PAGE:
Yukon, territories leading Canada in COVID-19 vaccinations

In the small community of Carcross about an hours drive south of Whitehorse, 423 of the 637 people who live in the area went to the two-day mobile vaccine clinic at the local learning centre to receive their first dose of the Moderna vaccine.

One of those people, Maria Benoit, deputy Kha Haa Shaa du Hen (deputy chief) of Carcross/Tagish First Nation (CTFN), says she’s happy with community turnout.

“I just happened to come in here yesterday. We were impressed to see all the people here all lined up, and lined up right out the door,” she said.

It’s been a whirlwind of activity for rural communities and First Nations in the Yukon ever since the territory deployed its two mobile COVID-19 vaccination clinics last month.

Since mobile vaccination teams began travelling to rural Yukon communities in mid-January, the territory has vaccinated 23.5 per cent of its adult population, totalling 9,931 doses. Its aim is to immunize 75 per cent of the adult population in the first three months of 2021.

It’s an impressive number considering the southern provinces are still off to a slow start, respectively.

Ontario, Canada’s highest population province, has vaccinated 2.4 per cent of its population so far (362,749 doses). Canada’s second highest populated province, Quebec, has vaccinated about 2.9 per cent of its inhabitants (248,673 doses).

Mobile vaccination teams have travelled to all rural Yukon communities in order to administer the first dose of the Moderna vaccine to anyone who wants one aged 18 or older.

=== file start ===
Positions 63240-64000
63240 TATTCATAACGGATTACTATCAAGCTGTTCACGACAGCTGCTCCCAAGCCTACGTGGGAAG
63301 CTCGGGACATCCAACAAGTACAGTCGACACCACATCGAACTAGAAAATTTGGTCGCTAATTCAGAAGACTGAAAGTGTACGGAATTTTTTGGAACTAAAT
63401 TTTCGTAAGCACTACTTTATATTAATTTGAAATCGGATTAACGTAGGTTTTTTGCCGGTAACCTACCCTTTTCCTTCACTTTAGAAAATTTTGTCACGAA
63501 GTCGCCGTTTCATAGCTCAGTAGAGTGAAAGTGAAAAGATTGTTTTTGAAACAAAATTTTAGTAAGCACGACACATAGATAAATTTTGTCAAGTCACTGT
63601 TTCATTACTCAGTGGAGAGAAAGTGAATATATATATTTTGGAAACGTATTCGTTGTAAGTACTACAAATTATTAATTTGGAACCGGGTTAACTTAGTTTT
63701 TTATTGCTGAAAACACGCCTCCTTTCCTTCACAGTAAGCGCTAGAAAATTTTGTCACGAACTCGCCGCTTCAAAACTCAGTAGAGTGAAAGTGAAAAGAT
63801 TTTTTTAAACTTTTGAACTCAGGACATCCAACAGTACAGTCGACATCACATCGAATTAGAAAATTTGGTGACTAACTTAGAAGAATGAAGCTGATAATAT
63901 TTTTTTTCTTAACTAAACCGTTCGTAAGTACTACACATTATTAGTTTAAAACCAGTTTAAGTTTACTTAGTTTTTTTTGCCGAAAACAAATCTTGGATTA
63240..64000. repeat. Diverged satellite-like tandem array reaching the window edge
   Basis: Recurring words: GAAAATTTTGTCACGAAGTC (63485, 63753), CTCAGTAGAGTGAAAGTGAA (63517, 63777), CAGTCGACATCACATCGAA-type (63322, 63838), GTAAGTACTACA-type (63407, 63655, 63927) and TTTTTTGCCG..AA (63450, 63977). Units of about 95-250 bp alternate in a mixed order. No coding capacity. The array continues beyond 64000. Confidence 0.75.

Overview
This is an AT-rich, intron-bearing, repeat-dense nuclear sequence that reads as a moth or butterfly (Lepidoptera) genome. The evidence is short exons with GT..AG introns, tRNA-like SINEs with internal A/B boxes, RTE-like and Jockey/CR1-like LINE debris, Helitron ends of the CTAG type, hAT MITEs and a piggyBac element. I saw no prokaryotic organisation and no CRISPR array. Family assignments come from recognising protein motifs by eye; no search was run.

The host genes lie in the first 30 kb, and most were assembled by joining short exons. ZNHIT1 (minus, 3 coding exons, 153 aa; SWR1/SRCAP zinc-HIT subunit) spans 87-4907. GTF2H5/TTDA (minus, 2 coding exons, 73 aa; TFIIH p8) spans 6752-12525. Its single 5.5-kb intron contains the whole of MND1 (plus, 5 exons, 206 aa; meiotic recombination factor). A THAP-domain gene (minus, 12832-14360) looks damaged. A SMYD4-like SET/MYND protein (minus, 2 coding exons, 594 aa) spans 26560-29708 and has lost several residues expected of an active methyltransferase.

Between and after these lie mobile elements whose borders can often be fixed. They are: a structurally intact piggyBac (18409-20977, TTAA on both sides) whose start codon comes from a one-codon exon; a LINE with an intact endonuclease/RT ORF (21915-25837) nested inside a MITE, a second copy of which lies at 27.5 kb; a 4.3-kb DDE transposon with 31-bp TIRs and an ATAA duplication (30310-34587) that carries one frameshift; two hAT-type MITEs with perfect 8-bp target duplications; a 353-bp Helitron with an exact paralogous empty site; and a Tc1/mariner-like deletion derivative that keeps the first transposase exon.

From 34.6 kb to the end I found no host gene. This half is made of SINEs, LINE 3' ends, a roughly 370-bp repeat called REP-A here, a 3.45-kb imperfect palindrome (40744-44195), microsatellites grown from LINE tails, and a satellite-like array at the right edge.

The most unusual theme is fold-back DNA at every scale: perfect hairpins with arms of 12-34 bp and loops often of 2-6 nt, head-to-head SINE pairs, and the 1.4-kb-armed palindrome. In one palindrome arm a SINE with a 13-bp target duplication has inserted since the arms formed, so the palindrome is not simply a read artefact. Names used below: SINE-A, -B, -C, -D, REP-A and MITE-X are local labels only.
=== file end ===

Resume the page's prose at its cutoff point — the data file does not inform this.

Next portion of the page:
Whitehorse residents who aren’t high-risk will be able to get vaccinated later this month.

In Haines Junction, 360 people attended the first day of their two-day clinic at the Da Kų Cultural Centre. Numbers for the second day are still being tallied.

Champagne and Aishihik First Nations (CAFN) KAAXNOX, DÄN NÄTTHE ÄDA Chief Steve Smith says the First Nations estimate around 500 citizens will be vaccinated.

“Our goal was to have every Champagne and Aishihik person who wanted to get vaccinated, get vaccinated,” he says.

But the Yukon isn’t immune from the vaccine shortages that hit Canada this week.

Canada is facing shortfalls in the delivery of vaccines for Canadians from two major international biotech firms, Pfizer-BioNTech and Moderna.

An upcoming shipment of the Moderna vaccine is expected to be 50,000 doses shy of what had been expected due to production delays in Switzerland.

The territory, accordingly, is cutting back on its vaccinations but is focussing on “getting doses to people who received their first shot.”

The territorial government says it’s working to make sure the Yukon receives its full allotment by the end of March.

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